Minneapolis city crews returned to George Floyd Square early Tuesday to remove makeshift barriers blocking streets, the second attempt in less than a week to open the intersection of 38th Street and Chicago Avenue to traffic.

Crews moved in with front-end loaders and brooms just before 5 a.m. to move "debris and trash piles" out of the way, said city representatives. They were on scene for about half an hour.

The workers did not disturb the pop-up gardens and memorial artifacts scattered throughout the intersection. As of noon, three sides of the square were mostly reopened, with the exception of the large fist sculptures standing in the middle of the street, a few cars wedged horizontally and small traffic signs repurposed as roadblocks.

Members of the Agape Movement, a community group hired by the city to provide security in lieu of police, and protest organizers argued over the wooden pallets and concrete barricades remaining on the west side of the square.

By 5 p.m., regular vehicle traffic still had not returned to the intersection as protesters blocked the cross streets surrounding it. While they did not pile new obstructions in the road, the south side was partially blocked by an SUV, the east side had a handful of cars parked in the street beside Cup Foods, and a handful of activists kept watch at the north and west ends.

The city's action Tuesday follows their first attempt last Thursday, when crews cleared away vehicle barriers and portable toilets to reopen portions of the sprawling memorial where George Floyd was murdered by a police officer more than a year ago.

As soon as workers were finished, protesters began parking cars and piling pallets in the streets again.

Since that first reopening attempt, city workers have not re-entered the intersection to take away trash, said Julia Eagles, who lives two blocks away from the square. She credited protesters for borrowing trash bins from Phelps Park for use in the intersection and pushing neighbors' recycling to the south end of the semi-autonomous zone for city workers to pick up.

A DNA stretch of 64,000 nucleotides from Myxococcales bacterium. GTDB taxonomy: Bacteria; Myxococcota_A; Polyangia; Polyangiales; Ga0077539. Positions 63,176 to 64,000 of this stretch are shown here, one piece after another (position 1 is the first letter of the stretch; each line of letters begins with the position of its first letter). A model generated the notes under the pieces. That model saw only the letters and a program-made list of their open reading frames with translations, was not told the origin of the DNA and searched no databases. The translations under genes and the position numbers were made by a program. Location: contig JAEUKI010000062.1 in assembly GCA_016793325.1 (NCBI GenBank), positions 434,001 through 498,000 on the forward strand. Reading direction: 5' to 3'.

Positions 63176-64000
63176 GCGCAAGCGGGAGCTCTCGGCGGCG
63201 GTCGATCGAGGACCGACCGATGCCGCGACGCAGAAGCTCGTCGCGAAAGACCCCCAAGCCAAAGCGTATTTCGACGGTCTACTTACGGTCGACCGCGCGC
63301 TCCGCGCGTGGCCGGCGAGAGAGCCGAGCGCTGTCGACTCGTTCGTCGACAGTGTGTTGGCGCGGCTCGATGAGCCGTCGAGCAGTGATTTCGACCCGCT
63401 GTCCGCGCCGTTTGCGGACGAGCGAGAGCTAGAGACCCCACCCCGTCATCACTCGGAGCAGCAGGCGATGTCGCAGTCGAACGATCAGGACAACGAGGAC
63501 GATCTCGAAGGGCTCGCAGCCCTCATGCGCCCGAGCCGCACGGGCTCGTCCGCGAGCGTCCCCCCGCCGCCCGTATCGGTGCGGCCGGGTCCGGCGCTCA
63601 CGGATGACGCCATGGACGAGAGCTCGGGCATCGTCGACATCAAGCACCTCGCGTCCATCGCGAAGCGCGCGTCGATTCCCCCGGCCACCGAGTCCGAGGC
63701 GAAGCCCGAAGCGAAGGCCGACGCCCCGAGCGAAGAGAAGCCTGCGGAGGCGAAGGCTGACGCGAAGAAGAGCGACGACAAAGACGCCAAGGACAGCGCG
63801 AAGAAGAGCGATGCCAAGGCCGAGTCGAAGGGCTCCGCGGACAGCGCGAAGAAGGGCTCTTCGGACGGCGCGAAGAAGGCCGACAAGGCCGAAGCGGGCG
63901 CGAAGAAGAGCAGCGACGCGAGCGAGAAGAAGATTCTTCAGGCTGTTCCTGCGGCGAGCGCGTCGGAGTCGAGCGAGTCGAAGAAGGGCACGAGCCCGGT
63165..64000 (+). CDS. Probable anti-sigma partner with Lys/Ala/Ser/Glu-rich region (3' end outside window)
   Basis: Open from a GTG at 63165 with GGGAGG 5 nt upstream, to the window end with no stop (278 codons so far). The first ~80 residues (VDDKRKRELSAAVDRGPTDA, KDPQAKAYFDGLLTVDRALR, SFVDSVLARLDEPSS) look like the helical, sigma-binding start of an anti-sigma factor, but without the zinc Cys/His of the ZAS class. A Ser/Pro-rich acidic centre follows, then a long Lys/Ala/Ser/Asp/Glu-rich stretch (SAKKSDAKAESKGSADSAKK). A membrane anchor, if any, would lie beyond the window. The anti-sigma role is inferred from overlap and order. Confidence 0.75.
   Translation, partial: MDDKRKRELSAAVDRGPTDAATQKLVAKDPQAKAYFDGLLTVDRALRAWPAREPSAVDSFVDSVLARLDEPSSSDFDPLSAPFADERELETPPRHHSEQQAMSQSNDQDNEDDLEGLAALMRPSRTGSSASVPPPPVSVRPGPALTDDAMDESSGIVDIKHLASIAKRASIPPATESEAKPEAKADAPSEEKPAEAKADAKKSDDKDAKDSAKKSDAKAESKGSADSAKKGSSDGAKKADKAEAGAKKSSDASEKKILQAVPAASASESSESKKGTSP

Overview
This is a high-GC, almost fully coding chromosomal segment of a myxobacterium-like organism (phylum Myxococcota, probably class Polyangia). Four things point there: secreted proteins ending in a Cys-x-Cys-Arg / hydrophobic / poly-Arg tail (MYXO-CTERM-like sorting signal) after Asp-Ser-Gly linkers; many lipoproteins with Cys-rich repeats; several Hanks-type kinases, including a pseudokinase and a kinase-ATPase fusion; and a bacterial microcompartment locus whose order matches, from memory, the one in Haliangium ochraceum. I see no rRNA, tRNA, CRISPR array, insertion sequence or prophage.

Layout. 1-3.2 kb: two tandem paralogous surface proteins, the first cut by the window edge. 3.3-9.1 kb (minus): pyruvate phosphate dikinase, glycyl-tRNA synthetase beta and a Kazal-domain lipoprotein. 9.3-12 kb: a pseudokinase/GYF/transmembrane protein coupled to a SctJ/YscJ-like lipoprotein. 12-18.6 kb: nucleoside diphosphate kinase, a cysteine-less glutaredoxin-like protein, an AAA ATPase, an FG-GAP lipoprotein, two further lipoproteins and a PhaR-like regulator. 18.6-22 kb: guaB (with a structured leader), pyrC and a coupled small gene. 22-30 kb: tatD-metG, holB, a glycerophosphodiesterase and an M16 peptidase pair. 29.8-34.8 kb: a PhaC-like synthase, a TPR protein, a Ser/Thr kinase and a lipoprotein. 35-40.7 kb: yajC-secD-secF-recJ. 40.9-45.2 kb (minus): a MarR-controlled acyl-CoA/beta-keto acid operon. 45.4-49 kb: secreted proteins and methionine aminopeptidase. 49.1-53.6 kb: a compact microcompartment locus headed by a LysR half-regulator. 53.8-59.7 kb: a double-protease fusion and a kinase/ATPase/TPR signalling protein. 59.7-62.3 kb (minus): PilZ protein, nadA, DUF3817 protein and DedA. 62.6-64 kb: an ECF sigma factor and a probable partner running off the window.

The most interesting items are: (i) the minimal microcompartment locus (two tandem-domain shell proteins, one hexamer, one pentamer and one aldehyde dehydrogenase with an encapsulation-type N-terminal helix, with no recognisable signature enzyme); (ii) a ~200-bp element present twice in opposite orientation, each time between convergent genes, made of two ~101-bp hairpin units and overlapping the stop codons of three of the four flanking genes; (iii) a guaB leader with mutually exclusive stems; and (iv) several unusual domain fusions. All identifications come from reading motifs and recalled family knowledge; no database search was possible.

"It feels a lot like last year where that responsibility was left to the community to both deal with trash and frankly the port-a-potties, before finally we convinced the city to cover that for health and safety reasons," Eagles complained. "Now we're in a situation where they have said that they will still empty the bins, but we have to bring them down to 39th Street because they won't enter the square for that."

She said she wants the city to fulfill the protesters' 24 demands, and consider routing traffic around the square permanently.

"They should be engaging community in a really real way, whether they have the answers or not, just to actually come out and sit with people and talk about what is at the root of all this," Eagles said.

George Floyd Square became a primary gathering place for grief and remembrance almost immediately after the 46-year-old man's death under former Minneapolis police officer Derek Chauvin's knee.

The debate on how or whether to reopen the commercial intersection of 38th and Chicago has been playing out for months among the neighborhood's diverse interests. Protesters have created a nonprofit, the George Floyd Global Memorial, which organized a large remembrance event with food trucks and an outdoor concert on the anniversary of Floyd's death last month.

But some residents and business owners argue that the occupation has turned the intersection into a tourist attraction without bringing lasting investment to the historically Black community.

Ivy Alexander, owner of Smoke in the Pit barbecue restaurant, is eager to see the streets reopen. She accuses the activist gatekeepers of trying to control her access to the neighborhood where she raised her children and ran a small business for the past nine years.

Alexander questioned what protesters have accomplished.

"I'm upset because people who are not a part of this community just came in and decided what we wanted to have here," Alexander said. "I didn't get to make a nonprofit. I don't get donations. I haven't been getting money hand over fist. If you're fighting for the community … you wouldn't be holding down this block where all these businesses are … but everybody got their own agenda."

She said if the city persists in removing the makeshift barricades every time they're reinstalled, she'll acknowledge it is putting some effort into reopening the streets.

"The City's three guiding principles for the reconnection of 38th and Chicago have been community safety, racial healing and economic stability and development for Black, Indigenous, Latinx, Asian and other communities of color," Mayor Jacob Frey, City Council Vice President Andrea Jenkins and City Council Member Alondra Cano said in a statement last week. "We are collectively committed to establishing a permanent memorial at the intersection, preserving the artwork, and making the area an enduring space for racial healing."